‘We are at crossroads’: Tension builds in Senegal amid election delay

As the parliamentary debate continues over election delay, concerns are mounting among common Senegalese people.

Senegalese riot police lobs tear gas at supporters of opposition presidential candidate Daouda Ndiaye, in Dakar, Senegal, Sunday, Feb. 4, 2024. West Africa's regional bloc on Sunday called for dialogue to resolve the political crisis in Senegal as opposition leaders rejected the decision by the country's leader to postpone the Feb. 25 presidential election over an electoral dispute between parliament and the judiciary. (AP Photo/Stefan Kleinowitz)
Senegalese riot police tear-gassed supporters of opposition presidential candidate Daouda Ndiaye, in Dakar, Senegal, on Sunday, February 4, 2024 [Stefan Kleinowitz/AP Photo]

Dakar, Senegal – Plateau, the downtown Dakar neighbourhood that is home to the country’s National Assembly, was tense but quiet on Monday morning. Inside parliament, the assembly was anything but.

Lawmakers were debating on President Macky Sall’s announcement to postpone general elections – originally scheduled for February 25 – for an additional six months.

The announcement has left Fatou Djibril Ndour, 29, in disbelief.

“I am among the people who voted [for] Macky Sall in 2012 and 2019, but I regret. This is not good for a country,” the waitress at a restaurant in the nearby neighbourhood of Ouakam, tells Al Jazeera.

The decision to delay the vote has been controversial and has ignited protests in the capital, and put the police on high alert. The police fired tear gas at opposition supporters on Sunday and beat some with batons.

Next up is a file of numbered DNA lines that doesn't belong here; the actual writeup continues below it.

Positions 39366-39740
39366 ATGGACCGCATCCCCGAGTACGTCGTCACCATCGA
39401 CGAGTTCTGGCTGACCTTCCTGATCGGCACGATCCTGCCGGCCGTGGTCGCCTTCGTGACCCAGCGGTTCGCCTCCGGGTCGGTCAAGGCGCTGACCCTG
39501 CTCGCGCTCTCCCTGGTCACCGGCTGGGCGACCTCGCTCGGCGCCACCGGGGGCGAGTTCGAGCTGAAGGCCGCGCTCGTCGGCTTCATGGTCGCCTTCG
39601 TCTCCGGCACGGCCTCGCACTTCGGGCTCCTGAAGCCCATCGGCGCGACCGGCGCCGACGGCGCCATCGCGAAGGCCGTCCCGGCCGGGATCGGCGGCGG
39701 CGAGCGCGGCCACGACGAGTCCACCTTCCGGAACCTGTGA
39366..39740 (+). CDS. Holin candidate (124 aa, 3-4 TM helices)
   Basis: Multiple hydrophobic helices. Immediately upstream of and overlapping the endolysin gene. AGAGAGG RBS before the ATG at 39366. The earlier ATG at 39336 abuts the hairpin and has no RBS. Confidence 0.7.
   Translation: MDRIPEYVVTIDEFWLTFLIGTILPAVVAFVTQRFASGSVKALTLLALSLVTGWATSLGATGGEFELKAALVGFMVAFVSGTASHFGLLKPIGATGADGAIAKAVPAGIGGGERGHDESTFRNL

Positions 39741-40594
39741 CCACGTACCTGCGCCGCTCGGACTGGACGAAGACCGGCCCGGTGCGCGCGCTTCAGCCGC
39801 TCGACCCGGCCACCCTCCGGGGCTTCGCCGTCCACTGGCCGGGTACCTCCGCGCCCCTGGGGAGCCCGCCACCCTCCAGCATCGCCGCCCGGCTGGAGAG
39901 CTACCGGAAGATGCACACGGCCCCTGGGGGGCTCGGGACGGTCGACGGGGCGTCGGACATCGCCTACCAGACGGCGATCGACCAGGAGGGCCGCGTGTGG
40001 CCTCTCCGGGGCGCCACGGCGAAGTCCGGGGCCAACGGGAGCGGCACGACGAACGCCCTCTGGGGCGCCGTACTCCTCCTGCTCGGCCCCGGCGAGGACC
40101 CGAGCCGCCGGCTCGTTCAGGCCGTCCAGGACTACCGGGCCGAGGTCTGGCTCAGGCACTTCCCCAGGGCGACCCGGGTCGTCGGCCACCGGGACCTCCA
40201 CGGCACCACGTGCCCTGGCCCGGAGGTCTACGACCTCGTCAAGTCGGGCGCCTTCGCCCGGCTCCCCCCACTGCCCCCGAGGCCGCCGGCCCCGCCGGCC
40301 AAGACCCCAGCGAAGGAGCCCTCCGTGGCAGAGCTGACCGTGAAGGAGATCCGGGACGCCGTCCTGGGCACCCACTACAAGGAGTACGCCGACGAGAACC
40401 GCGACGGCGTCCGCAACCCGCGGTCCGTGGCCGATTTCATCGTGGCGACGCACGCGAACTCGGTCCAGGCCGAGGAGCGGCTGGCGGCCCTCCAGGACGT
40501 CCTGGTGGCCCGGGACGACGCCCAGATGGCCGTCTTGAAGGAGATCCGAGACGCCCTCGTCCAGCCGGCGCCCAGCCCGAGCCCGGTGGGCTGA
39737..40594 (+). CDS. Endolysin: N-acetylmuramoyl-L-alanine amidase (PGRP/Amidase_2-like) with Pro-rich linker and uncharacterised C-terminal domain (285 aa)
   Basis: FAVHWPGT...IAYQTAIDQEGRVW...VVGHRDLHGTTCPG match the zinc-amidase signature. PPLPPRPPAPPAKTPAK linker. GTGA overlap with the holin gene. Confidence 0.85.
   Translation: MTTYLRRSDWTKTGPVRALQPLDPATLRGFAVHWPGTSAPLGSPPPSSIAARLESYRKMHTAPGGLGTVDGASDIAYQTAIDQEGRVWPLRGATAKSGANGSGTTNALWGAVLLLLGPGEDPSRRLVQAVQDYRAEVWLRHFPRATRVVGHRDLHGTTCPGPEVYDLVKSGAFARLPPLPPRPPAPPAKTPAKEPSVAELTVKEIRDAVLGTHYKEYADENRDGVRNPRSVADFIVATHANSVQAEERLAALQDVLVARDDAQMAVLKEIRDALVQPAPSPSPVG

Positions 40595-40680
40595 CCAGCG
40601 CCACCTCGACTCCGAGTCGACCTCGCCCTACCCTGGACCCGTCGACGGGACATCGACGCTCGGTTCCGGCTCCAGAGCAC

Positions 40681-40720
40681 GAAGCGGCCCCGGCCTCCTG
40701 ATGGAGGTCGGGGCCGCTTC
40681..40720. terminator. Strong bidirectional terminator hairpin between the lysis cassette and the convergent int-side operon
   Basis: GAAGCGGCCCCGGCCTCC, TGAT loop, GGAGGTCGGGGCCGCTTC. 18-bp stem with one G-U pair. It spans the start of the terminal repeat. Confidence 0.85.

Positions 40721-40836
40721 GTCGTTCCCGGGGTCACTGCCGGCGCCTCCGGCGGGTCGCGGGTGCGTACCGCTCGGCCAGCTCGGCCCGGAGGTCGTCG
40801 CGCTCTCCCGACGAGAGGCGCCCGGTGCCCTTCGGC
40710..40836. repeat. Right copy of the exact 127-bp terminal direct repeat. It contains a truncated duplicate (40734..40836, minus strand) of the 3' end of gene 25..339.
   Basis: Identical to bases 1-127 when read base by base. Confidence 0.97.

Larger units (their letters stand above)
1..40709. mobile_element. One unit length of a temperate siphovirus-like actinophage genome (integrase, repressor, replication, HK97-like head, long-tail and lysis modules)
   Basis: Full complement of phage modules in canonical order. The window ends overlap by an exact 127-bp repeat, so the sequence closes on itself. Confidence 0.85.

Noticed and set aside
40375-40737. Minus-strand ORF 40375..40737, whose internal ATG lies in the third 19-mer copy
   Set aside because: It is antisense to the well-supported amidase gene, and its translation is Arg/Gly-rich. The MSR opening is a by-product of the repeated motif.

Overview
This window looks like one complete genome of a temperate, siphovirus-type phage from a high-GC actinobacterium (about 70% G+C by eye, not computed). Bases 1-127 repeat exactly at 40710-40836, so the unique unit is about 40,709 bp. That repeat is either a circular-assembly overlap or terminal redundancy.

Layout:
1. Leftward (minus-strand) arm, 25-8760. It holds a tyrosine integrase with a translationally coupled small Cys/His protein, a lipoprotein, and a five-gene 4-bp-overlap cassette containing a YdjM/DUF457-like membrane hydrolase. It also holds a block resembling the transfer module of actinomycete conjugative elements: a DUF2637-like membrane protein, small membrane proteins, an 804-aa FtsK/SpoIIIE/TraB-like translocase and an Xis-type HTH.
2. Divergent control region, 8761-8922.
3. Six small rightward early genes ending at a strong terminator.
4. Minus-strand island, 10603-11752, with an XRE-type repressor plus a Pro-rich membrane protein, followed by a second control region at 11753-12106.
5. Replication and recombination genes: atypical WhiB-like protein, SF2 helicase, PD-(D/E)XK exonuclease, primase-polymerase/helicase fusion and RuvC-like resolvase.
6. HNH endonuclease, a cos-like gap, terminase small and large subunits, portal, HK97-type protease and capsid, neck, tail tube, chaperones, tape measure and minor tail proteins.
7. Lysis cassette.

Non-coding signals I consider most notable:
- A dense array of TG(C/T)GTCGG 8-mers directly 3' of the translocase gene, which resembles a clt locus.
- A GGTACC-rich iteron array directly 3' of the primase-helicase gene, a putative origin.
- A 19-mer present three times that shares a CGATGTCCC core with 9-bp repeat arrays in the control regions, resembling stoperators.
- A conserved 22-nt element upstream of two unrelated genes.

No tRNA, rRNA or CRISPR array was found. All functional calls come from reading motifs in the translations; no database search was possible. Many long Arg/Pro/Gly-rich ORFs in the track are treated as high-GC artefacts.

On Monday, the gendarmerie, or state police, showed up in numbers. Dozens of them in riot gear lined the streets throughout the capital, with some helping disperse a smaller rally outside parliament.

Anta Sarr, 31, a shopkeeper in Ouakam, says the heightened police presence is slowing down business. “I struggle to feed my family, and now, because of just a few people, our clients are afraid to go out,” he says.

Earlier in the day, police tear-gassed protesters and opposition supporters who gathered near the National Assembly. There have also been reports of arrests and intimidation by police.

The right to peacefully protest is guaranteed in the constitution, but the police are disbanding protests before they begin. Journalists say police have prevented them from filming, and law enforcement has threatened to confiscate equipment.

The Ministry of Communication also shut down cellular internet citing security concerns.

“Dear customers,” read a text from phone provider Orange, “By decision of the state, mobile internet is suspended by all operators.”

International watchdog Human Rights Watch warned actions like this are part of a crackdown on opposition, media and civil society.

‘We are at crossroads’

Against this backdrop, customers sat for afternoon coffee at a stand near the National Assembly, discussing events happening just down the street in hushed tones.

“It’s not normal that just one person is making a violation of the constitution,” says bystander Charles Leon Faye.

“[Sall] is not the right person to make these kinds of decisions,” he says. “Senegalese people must organise themselves. We need to organise ourselves to save our country [and] also to try to find a solution to solve these problems.”

It is a critical moment for the country, says political analyst Ibrahima Kane.

“We are at crossroads,” he tells Al Jazeera over the phone. “Either we stop this initiative coming from politicians who always want to overrule, or the constitution will not have any value.”